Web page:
Black Cardinalfish (Apogonichthyoides melas)

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Black Cardinalfish
Apogonichthyoides melas
Black Cardinalfish (Apogonichthyoides melas)
Name Black Cardinalfish
Name Lat. Apogonichthyoides melas
Synonym Apogon melas
Family Cardinalfishes
Family lat. Apogonidae
Order Nurseryfishes
Order lat. Kurtiformes
Origin Western Pacific
Habitat Protected bays
Diet Carnivore
pH 8.1-8.4
Hardness 8-10 °KH
Behavior Peaceful
Keeping Pair, group
Reef Compatible Yes
Care Level Moderate
Life Span N/A
Protection No
Metric Units
Size 8 cm
Temperature 22-28 °C
Salinity 33-36 ‰
Aquarium ~ 200 l
US Units
Size 3"
Temperature 72-82 °F
Salinity 1.020-1.025 sg
Aquarium ~ 50 gal

Distribution and habitat

The distribution area of Apogon melas is the Western Pacific, from Malaysia over the Moluccas to the Ryukyu Islands and New Caledonia. They live in the shallow waters of protected bays and lagoons with coral cover.


They require a well-structured aquarium with swimming space and a reef structure that offers hiding, resting and covering possibilities, with living stones that act like a biological filter as well as fine-grained sand surfaces. Only lime-rich, heavy metal-free sands, gravels, stones or sea sand of various grain sizes may be used as substrate

Filters, skimmers and heaters are necessary to ensure water quality, as well as pumps to simulate tides, swells and bottom currents. Lighting must correspond to the species-appropriate day-night rhythm of the animals

Salinity: 33-36 ‰ pH value: 8.1-8.4
Carbonate hardness: 8-10 °KH Nitrate content: 2-8 mg/l
phosphate content: 0.01-0.1 mg/l nitrite content: 0.0-0.05 mg/l

For salinity, an average value should be aimed for, which may only vary slightly by +/- 0.5 ‰. Ammonia and ammonium must not be measurable. Special attention must be paid to consistently good water quality and water values.


They are crepuscular lurkers that eat mainly planktonic small crustaceans, larvae and small fish. The change of feed is unproblematic. The food supply should consist of a combination of cyclops, artemia, mysis and krill, as well as live food fish for adults, plus chopped fish, mussel and shrimp meat or a frozen food mixture enriched with vitamins. Flake and granulated food is also usually well accepted. It is recommended to feed small portions several times during the twilight phase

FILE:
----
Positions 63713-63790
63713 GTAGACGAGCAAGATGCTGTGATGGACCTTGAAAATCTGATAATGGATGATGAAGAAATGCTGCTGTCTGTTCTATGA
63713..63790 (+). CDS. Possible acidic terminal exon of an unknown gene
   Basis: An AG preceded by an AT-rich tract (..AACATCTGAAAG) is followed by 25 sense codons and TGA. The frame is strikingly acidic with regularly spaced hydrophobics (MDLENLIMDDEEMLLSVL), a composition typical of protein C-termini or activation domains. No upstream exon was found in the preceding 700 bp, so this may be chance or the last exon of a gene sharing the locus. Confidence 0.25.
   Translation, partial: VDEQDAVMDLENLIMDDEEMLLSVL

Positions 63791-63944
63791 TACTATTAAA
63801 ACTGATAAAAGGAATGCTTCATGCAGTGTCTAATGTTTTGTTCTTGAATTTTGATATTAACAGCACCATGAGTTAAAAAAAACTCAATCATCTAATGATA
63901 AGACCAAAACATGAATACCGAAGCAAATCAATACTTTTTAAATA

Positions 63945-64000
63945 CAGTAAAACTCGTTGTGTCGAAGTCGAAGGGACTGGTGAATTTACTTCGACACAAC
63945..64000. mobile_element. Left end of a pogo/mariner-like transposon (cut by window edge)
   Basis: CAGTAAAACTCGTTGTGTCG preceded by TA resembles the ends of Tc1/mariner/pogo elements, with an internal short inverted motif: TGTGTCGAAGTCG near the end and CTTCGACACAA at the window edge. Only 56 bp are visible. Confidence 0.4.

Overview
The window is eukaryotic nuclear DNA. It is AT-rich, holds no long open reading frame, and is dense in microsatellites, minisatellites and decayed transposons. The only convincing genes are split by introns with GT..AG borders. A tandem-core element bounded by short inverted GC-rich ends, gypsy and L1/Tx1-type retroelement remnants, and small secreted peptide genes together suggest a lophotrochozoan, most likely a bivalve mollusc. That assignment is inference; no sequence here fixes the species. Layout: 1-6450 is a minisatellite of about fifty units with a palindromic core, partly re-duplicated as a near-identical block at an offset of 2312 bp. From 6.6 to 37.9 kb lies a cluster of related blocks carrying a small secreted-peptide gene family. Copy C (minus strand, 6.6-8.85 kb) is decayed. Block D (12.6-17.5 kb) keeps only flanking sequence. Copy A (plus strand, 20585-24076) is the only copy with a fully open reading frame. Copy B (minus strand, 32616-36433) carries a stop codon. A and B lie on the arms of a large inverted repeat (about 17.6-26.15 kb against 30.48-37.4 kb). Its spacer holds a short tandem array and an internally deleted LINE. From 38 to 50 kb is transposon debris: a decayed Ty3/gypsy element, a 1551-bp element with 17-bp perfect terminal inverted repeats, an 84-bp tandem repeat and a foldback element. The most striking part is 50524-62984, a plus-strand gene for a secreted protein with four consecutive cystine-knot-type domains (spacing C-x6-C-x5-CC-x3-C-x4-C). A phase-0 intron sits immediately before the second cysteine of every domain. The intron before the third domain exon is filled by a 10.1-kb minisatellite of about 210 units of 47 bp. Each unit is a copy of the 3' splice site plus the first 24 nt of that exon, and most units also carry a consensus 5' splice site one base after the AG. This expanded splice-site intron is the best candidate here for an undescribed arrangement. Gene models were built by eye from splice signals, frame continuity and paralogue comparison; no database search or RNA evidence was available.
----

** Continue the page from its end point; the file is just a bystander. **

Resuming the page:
Regular and varied feeding promotes health and increases resistance.

Behaviour and compatibility

It is recommended to maintain them in a group. Within the group there is a strict hierarchy. To avoid ranking fights, they should be placed in the aquarium at the same time, which must offer many hiding places. They usually behave peacefully towards other fish.

Sex dimorphism

They are protogynous hermaphrodites, meaning that most males develop from functional females when needed, and are referred to as "secondary males." The dominant, usually slightly larger animal always has male status. External sexual characteristics are not known.

Reproduction and breeding

They are mouthbrooders with intensive spawning care. There are no known reports about breeding in the aquarium.


They rarely swim in open water during the day, but hide among branching stony corals. As reef dwellers, they should be kept with corals and not in a fish-only aquarium.

If different species are kept together, care should be taken to ensure that the fish match each other in terms of water quality and temperature requirements and social behavior, and that the setup meets the needs of all species kept together. New fish to be introduced must be acclimated slowly to the water in the aquarium

Further literature can be found in your pet store.


Text: Werner Winter; Image: Franz Lowak

Source: BAENSCH & PATZNER (1998): Meerwasser Atlas Bd. 7, Mergus Verlag; ENGELMANN (2005): Zootierhaltung - Tiere in menschlicher Obhut: Fische, Verlag Harri Deutsch

  • Gemäß § 21 Abs. 5 Tierschutzgesetz idgF